Donors research nonprofits before giving in the same way consumers research businesses before buying. Individuals and corporations invest time and energy into understanding a company, before engaging with it. Consumers utilize the Better Business Bureau (BBB), which allows them to file a complaint, leave a review and research the overall company. Other similar organizations exist such as Angie’s List, Epinions and Foursquare. Additionally, multiple online review services provide simplistic rating data, where businesses are ranked on a scale of one to five. As screening resources gained traction, the nonprofit sector began to see nonprofit rating services emerge as well.
Websites such as Give.org, CharityWatch.org, GuideStar.org and CharityNavigator.org serve as the watchdogs of the nonprofit world. For example, take a closer look at Give.org of the Wise Giving Alliance. This BBB organization was created specifically for nonprofits; it maintains records of annual reports, financial data, board members, staff and other organizational information.
These and other rating services provide a wealth of information about tens of thousands of nonprofits. Prospective donors are able to take advantage of a number of metrics – from examining how efficiently donations are used to exposing nonprofit fraud. The most popular feedback tool however, is a simple rating scale. The numbers are quick, easy and authoritative – the general public uses this individual number to weigh the validity of your entire organization.
Given their popularity, it becomes increasingly important for nonprofits to understand how they are being evaluated on these online nonprofit rating service sites and to take the necessary steps to rank as highly as possible.
How Nonprofit Rating Services Evaluate
No two services are exactly alike. Each has its own formula for weighing criteria and arriving at a conclusive rating. However, upon deeper analysis, you’ll find a few common themes around financial reporting and organizational transparency.
- Give.org has 20 standards in the categories of: effectiveness measures, governance and oversight, finances, solicitations and informational materials. Findings for each standard are compiled into a single report.
- Charity Watch rates nonprofits on a letter grading scale of A to F based on: analysis of financial reporting, percentage of total expenses, fundraising costs, governance, transparency, privacy policies, complaints and other factors.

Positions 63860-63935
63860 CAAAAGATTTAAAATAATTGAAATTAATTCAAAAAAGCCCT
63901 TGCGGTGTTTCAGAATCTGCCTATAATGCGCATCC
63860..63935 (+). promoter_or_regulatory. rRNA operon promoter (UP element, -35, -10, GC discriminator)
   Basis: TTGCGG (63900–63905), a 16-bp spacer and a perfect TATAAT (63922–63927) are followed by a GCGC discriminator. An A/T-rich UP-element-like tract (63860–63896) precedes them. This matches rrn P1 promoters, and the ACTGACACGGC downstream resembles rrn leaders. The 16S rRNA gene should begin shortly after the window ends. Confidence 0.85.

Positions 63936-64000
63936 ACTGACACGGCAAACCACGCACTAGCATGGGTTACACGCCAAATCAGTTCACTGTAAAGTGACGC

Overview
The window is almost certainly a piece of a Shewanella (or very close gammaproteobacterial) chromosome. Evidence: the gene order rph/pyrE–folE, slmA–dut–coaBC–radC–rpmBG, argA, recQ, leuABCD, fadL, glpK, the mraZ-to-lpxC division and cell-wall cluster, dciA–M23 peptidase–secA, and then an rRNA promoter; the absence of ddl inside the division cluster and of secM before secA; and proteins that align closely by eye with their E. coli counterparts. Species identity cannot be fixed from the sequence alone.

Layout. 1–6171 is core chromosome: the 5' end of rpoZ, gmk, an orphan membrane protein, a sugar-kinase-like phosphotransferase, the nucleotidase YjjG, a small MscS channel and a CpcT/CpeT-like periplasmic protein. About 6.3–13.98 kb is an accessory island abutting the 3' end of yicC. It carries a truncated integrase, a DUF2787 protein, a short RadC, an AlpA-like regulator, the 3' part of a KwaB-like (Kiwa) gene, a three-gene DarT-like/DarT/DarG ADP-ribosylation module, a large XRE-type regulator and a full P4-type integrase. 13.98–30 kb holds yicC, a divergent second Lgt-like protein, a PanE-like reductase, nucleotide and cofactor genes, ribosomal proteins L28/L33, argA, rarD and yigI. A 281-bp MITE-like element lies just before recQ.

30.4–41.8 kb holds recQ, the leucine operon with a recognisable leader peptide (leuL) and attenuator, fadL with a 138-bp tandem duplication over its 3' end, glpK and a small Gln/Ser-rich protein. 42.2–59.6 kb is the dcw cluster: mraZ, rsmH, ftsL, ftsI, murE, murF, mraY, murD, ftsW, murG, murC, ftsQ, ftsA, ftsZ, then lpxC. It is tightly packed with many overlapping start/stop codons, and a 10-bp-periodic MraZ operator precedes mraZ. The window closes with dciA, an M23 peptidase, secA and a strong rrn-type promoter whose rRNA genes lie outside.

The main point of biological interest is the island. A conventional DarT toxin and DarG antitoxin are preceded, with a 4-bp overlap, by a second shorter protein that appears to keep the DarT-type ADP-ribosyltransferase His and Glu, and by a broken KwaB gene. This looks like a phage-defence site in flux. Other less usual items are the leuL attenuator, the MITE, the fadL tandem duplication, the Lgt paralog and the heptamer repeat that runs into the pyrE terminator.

- Guide Star offers a number of analysis tools and reports, with a heavy emphasis on finances and operational uses of money.
- Charity Navigator focuses primarily on financial health and accountability to rate nonprofits on a four-star scale.
While diversity exists across all ratings platforms, it becomes evident that a nonprofit’s financial well-being and honesty about money allocation are paramount in the grading process.
What Can You Do to Improve Your Nonprofit Rating?
Nonprofits therefore need to allocate energy to support the arenas of financial health and transparency. Further, we highly recommend exploring these sites. Search your nonprofit and discover what potential donors see. Explore where your nonprofit falls short of the standards and asses categories in which you are not verified.
Start by asking these questions:
- Have you confirmed your nonprofit’s IRS tax-exempt listing and ensured your organization is in good standing?
- Is your most recent IRS Form 990 posted on your website and accessible to the public? Do you file your 990 every year?
- Are you publishing a detailed and transparent annual report each year?
- Are you clearly communicating your nonprofit’s mission, goals and activities?
- Are you accredited with the Wise Giving Alliance? The Wise Giving Alliance Seal, available through Give.org, is provided to nonprofits who meet BBB standards for accountability. When displayed on your website and literature, the seal serves as a symbol of credibility.
- Are you using online donor management software? Are you tracking all donations and interactions with donors? This is critical to not only building a stronger relationship with your community but also in maintaining an accountable and transparent reporting system.
Finally, if you do not understand why you’ve received certain ratings, contact them. The best thing a nonprofit can do when encountering a rating mishap, is to go to the source itself. Asking questions is a good thing. Find out what specific steps you can take to improve that rating and, more importantly, re-instill confidence in your potential supporters.